Written by attorney Randy T. Enochs

An Administrative Law Judge Has Denied or Reversed My Unemployment Benefits. What Can I Do Now?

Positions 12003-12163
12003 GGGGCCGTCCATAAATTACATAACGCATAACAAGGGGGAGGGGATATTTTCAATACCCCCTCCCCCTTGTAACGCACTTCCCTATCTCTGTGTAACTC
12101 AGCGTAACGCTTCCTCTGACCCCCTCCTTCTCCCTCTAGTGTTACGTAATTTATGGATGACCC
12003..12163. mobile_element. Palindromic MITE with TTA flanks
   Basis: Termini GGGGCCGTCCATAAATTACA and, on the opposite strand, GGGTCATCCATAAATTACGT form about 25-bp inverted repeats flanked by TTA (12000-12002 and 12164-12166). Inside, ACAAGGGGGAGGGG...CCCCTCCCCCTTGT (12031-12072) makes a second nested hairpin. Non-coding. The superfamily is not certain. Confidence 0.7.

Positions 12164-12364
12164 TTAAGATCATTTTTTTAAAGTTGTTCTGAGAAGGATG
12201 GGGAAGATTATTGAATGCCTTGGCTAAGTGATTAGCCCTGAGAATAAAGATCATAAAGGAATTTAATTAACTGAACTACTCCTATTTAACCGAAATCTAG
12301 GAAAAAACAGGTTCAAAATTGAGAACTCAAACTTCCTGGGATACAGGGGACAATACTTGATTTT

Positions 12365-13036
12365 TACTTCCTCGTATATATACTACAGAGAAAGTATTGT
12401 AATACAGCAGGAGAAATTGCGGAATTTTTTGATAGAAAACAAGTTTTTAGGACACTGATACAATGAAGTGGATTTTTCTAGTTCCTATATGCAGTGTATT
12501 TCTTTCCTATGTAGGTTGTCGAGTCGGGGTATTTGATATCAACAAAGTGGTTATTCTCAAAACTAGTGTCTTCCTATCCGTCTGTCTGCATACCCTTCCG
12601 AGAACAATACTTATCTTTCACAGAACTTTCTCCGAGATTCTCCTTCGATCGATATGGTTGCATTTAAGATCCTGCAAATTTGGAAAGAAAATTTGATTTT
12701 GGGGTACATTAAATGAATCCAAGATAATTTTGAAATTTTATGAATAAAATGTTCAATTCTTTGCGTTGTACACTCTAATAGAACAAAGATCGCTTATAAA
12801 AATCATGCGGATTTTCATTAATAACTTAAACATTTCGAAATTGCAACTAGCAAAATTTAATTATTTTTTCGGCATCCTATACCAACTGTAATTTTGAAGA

Many claimants find themselves, after a hearing before an Administrative Law Judge (ALJ), either with or without an attorney, either further denied benefits or reversed and owing back the unemployment benefits they received to the State and the unemployment fund. Accompanying these ALJ decisions is a sheet of paper containing a claimaint's rights to appeal and the process and procedures which often goes unnoticed and ignored. A lot of claimants believe that the ALJ's decision is the final say but Wisconsin provides for several layers of appeals. Whether it is a good decision or worth appealing an ALJ's adverse decision is not always clear-cut and depends on a number of factors that are best discussed with an attorney who routinely handles unemployment compensation matters and is beyond the scope of this article. Here is a brief outline of appellate rights for claimants to follow and understand: Upon receiving the ALJ's decision from the unemployment insurance department, you will have a certain number of days to file an appeal with the Labor and Industry Review Commission (LIRC) and an appeal may be filed a number of ways including electronically here, or by mail. Upon a successful appeal submission, LIRC will mail out confirmation and further instructions and either party, claimant or employer, may request the appeal to be "briefed," meaning the parties thoroughly make their legal argument on why they should prevail. However, briefing is not mandatory and not always necessary. LIRC then makes a decision based on the recording of the hearing and documents submitted into evidence but does not hold new hearings know as de novo hearings. Should a claimant receive another unfavorable decision from LIRC, an appeal may then be filed in circuit court pursuant to Wis. Stat. § 108.09(7)(a) within 30 calendar days from the date the decision was mailed to the party’s last known address. The process and procedure for filing is more involved and handled under Chapter 227 of the Wisconsin Statutes which describes the procedure more thoroughly. These types of appeals are commonly-referred to as "paper appeals" as they consist of filings and no hearing is held. Now of course even the circuit court's decision could be appealed to the Wisconsin Court of Appeals and the Court of Appeals decision appealed to the Wisconsin Supreme Court but such extensive appeals are incredibly rare and expensive. This is why it is best to consult with an attorney before embarking on the appeals process to discuss options to better determine whether an appeal is the best decision.

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